CDC: Bacteria Causing Deadly Disease Found in U.S. Soil for First Time

The CDC has detected Burkholderia pseudomallei — a bacteria that can cause the rare and sometimes deadly melioidosis disease — in environmental samples along the Gulf Coast region.

This marks the first time B. pseudomallei has been found on U.S. soil, but it’s likely the bacteria has been present since at least 2020, and modeling data suggest the area is well-suited for continued growth, the agency warned. Once well-established in soil, the bacteria cannot feasibly be removed.

In a nationwide alert to physicians on Wednesday, the CDC said B. pseudomallei was “locally endemic” along the Mississippi Gulf Coast after being identified in soil and water sampling, and is alerting clinicians in the region to watch for signs and symptoms of melioidosis disease in their patients. The disease should also be considered in patients with a compatible illness who recently traveled to the area as well.

“Patients generally present with acute illness, but about 9% present with chronic infection, with symptoms lasting over two months,” and “chronic melioidosis cases often mimic tuberculosis clinically,” according to the agency.

CDC detailed how in 2020 and 2022, two unrelated U.S. individuals from the Gulf Coast both became sick with melioidosis, prompting disease detectives to sample the surrounding soil and water, along with household products. Three environmental samples taken from soil and puddle water this year tested positive for B. pseudomallei, the CDC said, and sequencing data revealed that both patients were infected by the same novel strain of the bacteria.

“Melioidosis has a wide range of nonspecific symptoms like fever, joint pain, and headaches and can cause conditions that include pneumonia, abscess formation, or blood infections,” the agency noted in a statement.B. pseudomallei has historically been found in tropical and sub-tropical areas such as South and Southeast Asia, northern Australia, and parts of Central and South America and Puerto Rico.”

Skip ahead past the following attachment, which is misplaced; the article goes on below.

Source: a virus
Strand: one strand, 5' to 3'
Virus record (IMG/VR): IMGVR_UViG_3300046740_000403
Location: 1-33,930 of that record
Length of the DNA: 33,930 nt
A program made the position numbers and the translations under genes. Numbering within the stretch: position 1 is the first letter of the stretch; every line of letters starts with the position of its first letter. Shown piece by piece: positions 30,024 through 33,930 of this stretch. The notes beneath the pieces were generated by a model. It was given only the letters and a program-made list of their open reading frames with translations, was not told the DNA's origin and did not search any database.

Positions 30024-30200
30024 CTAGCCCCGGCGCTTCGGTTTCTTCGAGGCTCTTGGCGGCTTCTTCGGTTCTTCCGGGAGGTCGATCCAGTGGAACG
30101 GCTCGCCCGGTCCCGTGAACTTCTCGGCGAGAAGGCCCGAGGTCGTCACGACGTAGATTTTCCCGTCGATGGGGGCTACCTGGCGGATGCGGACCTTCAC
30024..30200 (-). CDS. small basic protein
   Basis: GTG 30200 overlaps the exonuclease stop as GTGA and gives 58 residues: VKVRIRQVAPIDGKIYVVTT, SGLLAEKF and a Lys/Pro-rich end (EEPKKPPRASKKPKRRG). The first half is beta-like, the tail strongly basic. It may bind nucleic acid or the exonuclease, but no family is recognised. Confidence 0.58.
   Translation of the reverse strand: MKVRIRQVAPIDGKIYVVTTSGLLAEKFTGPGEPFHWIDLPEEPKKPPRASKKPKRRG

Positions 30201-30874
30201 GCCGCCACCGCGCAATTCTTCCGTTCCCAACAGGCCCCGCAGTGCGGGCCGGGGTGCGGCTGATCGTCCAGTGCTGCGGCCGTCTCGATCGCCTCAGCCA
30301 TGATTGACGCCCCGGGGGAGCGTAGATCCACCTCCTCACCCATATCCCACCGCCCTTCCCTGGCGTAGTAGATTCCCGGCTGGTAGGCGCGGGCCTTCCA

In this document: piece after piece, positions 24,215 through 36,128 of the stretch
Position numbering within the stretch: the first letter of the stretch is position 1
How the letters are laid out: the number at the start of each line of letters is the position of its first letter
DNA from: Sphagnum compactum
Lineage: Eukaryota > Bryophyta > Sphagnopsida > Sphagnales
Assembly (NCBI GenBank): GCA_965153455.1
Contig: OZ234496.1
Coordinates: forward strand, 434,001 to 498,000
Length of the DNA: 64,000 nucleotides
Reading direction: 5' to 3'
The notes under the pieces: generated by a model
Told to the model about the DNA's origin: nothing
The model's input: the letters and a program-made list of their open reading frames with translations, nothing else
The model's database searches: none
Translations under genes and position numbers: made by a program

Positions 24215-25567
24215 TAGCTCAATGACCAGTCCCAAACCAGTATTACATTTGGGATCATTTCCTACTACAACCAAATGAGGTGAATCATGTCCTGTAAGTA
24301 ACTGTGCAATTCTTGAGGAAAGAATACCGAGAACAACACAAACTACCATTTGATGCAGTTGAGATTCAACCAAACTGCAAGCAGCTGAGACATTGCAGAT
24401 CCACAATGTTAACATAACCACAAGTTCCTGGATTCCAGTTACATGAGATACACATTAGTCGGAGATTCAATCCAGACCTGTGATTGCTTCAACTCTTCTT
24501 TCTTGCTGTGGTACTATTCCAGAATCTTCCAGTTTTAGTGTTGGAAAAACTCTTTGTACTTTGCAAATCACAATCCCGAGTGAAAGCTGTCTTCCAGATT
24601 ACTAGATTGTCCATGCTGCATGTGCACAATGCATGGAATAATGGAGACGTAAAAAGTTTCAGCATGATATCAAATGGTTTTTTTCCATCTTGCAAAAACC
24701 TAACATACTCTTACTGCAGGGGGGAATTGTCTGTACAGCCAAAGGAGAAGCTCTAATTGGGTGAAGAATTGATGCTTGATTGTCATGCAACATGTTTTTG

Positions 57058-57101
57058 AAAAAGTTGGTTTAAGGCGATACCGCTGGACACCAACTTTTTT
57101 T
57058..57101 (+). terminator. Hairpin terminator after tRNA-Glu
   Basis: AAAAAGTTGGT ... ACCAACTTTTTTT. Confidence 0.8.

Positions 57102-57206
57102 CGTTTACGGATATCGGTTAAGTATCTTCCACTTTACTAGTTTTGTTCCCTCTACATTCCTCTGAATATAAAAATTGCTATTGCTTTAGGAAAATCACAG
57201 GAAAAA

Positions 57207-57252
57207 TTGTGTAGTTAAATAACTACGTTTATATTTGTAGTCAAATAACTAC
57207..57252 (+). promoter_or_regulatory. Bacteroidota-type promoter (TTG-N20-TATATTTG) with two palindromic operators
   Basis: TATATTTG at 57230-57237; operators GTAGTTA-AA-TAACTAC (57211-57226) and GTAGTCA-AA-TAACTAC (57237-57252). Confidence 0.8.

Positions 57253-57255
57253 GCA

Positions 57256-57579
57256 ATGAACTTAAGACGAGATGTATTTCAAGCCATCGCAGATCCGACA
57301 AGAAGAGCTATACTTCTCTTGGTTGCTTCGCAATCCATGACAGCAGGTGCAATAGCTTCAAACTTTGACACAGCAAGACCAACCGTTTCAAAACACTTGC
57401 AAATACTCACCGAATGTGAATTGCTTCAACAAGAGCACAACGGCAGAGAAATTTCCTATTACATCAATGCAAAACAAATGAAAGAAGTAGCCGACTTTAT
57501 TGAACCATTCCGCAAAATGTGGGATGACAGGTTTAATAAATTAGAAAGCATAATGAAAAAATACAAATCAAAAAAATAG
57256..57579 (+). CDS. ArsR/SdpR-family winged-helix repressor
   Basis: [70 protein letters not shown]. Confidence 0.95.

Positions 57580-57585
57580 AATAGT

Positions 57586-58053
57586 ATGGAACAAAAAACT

Worldwide, case fatality rates with the disease range from 10% to 50%, but cases have been too few in the U.S. (about a dozen per year) for accurate numbers.

If a patient is diagnosed with melioidosis, CDC strongly recommends that physicians consult with an infectious disease specialist, and treatment consists of intravenous antibiotics for a minimum of 2 weeks (and up to 8 weeks depending on response). To prevent relapse, oral trimethoprim-sulfamethoxazole is recommended, or amoxicillin/clavulanic acid if patients cannot receive trimethoprim-sulfamethoxazole.


Four widely reported cases of melioidosis in 2021 — in Georgia, Kansas, Minnesota, and Texas — were linked to a contaminated imported aromatherapy spray sold at Walmart, but Alfredo Torres, PhD, MS, of the University of Texas Medical Branch in Galveston, said the 2020/2022 cases detailed by CDC on Wednesday appear unrelated.

He noted that a 2016 Nature Microbiology paper predicted that southern parts of the U.S. — including Florida, Mississippi, Alabama, etc. — would be able to sustain B. pseudomallei in the soil.

“It is quite possible that climate changes are letting the pathogen [find] a new niche for survival in the soil and instead of being deep down from the surface, the pathogen is now on the surface and individuals can get infected with it,” he told MedPage Today by email.


The CDC said people living along the Gulf Coast of Mississippi with health conditions placing them at high risk for poor outcomes from melioidosis — e.g., heavy drinkers, people with diabetes or chronic kidney disease or lung disease — should take precautions, such as avoiding contact with soil or muddy water, especially after heavy rains.

In general, CDC said the risk to the general public was low, but that it would continue monitoring for environmental spread and noted that as a nationally notifiable disease, melioidosis disease should always be reported to state health departments.


Kristina Fiore contributed reporting to this story.

  • Ian Ingram is Managing Editor at MedPage Today and helps cover oncology for the site.